Wednesday, October 22, 2014

Quick Review: "The Gospel of Winter" by Brendan Kiely

From Goodreads: 
A fearless debut novel about the restorative power of truth and love after the trauma of abuse.

As sixteen-year-old Aidan Donovan’s fractured family disintegrates around him, he searches for solace in a few bumps of Adderall, his father’s wet bar, and the attentions of his local priest, Father Greg—the only adult who actually listens to him.

When Christmas hits, Aidan’s world collapses in a crisis of trust when he recognizes the darkness of Father Greg’s affections. He turns to a crew of new friends to help make sense of his life: Josie, the girl he just might love; Sophie, who’s a little wild; and Mark, the charismatic swim team captain whose own secret agonies converge with Aidan’s.

The Gospel of Winter maps the ways love can be used as a weapon against the innocent—but can also, in the right hands, restore hope and even faith. Brendan Kiely’s unflinching and courageous debut novel exposes the damage from the secrets we keep and proves that in truth, there is power. And real love.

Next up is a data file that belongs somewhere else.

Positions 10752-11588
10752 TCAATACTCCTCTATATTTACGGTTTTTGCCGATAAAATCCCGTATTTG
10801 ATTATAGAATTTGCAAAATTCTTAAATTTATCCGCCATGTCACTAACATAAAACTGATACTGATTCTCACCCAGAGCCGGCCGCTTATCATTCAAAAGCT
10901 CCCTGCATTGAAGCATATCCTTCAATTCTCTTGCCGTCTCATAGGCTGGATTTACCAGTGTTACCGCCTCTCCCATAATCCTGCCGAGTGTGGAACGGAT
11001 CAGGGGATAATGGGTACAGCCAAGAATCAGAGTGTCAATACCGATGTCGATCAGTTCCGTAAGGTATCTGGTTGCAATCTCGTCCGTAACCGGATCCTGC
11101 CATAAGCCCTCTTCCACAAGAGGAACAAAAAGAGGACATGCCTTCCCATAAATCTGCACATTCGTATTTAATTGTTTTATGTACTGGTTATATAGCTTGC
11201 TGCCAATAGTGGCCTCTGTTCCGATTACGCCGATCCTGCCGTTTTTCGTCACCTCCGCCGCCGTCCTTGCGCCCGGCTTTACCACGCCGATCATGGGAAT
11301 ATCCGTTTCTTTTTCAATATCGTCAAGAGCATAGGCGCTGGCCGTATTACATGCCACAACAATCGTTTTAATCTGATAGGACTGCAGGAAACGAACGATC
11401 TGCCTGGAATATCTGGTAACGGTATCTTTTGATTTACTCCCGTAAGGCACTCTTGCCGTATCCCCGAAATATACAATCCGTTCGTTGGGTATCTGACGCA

My Thoughts:  I finished this book a few weeks ago and I'm still trying to collect my thoughts on it.  If you looked up the word 'haunting' in the dictionary, it would say see this book.  The Gospel of Winter tackles the Catholic Church sexual abuse scandal in such a way that you can't help but feel affected by it.  The main character, Aidan, is not really a likable character however I did sympathize with him.  I think his personality issues were, in part, the result of what happened to him so I didn't dislike him, I just felt really bad for him.  He was holding in so much pain and he was so lost and confused by what he was feeling and what had happened.  It was hard to watch all the people in his life fail him; his dad left, his mom was pretty self-centered and the housekeeper he was close to just ignored what was happening to him.  You couldn't help but feel bad for him.  I actually felt bad for all the kids in this book because they all seemed so lost.  Aidan wasn't the only character who was abused (there were two others) and I think the author did an excellent job of showing the different ways that people cope with abuse through these characters.  It was pretty heartbreaking to watch each boy be kind of broken down by what happened to them. While the book was really sad and at times, hard to read but there was hope at the end.  The way the story ended left me feeling like Aidan was going to be okay despite it being kind of open ended.  Overall, there was something strangely beautiful about this story and I think it will stick with me for a long time. 5 stars.

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